Lilium blooms in Gazipur; Bari's effort shows success

UNB

28th February, 2020 02:03:58 printer

Lilium blooms in Gazipur; Bari's effort shows success

Bangladesh Agricultural Research Institute (Bari) has successfully produced bulbs of Lilium, a charming flower which usually grows in colder countries, opening the possibility of its commercial cultivation in Bangladesh.

A team of Bari scientists produced the bulbs of different varieties of Lilium flower and planted those on a piece of land. To the happiness of all concerned, the flower started blooming.

Lilium (members of which are true lilies) is a genus of herbaceous flowering plants growing from bulbs, all with large prominent flowers. It grows largely in the Netherlands, Germany, Canada, the USA and China.

It is so popular for its charming beauty, colour and fragrance that it holds the 4th position in global flower market.

Due to its huge demand in Bangladesh, the flower is imported from abroad.

According to Dr Kabita Anzu-Man-Ara, Principal Scientific Officer of Floriculture Division of the Horticulture Research Centre at Bari, said they launched a research on Lilium cultivation in 2015 following its huge demand in the country. “We’ve achieved a success in the production and technical issues as well as producing bulbs of Lilium. Now, 15 varieties of Lilium in pink, yellow, purple and white can grow in our country.”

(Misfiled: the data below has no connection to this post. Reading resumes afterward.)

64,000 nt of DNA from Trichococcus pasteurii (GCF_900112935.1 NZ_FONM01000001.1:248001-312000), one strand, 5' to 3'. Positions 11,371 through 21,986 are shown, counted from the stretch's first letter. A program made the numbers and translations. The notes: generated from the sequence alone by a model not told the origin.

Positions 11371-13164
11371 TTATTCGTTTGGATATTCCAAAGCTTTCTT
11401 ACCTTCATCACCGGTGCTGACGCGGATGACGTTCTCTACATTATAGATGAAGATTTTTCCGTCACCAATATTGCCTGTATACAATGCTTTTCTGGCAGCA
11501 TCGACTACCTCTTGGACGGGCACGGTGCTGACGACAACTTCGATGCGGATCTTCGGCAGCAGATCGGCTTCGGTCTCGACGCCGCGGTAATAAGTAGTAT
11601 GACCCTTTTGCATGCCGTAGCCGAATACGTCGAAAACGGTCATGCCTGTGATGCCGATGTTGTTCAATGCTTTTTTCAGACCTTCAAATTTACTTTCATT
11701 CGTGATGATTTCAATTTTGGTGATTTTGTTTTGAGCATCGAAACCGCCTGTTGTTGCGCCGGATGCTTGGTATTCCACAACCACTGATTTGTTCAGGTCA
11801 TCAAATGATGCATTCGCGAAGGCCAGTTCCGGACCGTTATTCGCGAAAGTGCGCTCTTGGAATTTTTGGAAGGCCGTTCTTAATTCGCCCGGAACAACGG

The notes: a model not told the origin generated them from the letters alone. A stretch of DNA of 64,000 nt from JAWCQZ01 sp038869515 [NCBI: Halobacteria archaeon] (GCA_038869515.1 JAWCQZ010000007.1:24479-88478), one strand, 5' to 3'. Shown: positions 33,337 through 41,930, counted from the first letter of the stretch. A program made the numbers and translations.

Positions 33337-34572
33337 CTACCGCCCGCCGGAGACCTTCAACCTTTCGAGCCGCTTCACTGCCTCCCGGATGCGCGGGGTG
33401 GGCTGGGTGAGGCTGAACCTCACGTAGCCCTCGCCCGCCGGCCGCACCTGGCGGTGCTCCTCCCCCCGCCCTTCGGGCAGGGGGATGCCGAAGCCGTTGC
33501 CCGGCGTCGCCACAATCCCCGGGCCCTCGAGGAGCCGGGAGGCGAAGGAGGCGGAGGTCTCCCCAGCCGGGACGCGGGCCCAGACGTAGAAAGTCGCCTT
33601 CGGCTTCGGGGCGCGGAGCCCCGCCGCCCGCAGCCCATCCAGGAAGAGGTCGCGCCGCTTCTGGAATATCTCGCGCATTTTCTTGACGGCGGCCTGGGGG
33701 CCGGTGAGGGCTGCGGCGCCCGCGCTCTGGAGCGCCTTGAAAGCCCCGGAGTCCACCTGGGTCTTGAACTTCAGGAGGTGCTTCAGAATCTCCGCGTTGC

She said they have also been able to prevent Lilium flowers from different diseases and insects.

“Our big challenge is now to grow good quality bulbs for producing Lilium flower to expand its cultivation and reduce the dependency on its import,” Dr Kabita said.

Generally, a Lilium flower started blooming within 90-100 days into the plantation of bulbs and if it can be collected in right time, a flower lasts for 14-15 days, she said.

In Bangladesh, each Lilium flower is sold for Tk 250-Tk 260 and the whole consignment is brought from abroad as it is not cultivated here.

Bari Director General Dr Md Abdul Wahab said Lilium started blooming in the research field in January after bulbs were planted. “This has opened the door of immense possibility of commercially cultivating the flower in our country,” he said.

He also said it will be possible to earn foreign currency through exporting the flower after meeting the local demand.

 

 

 


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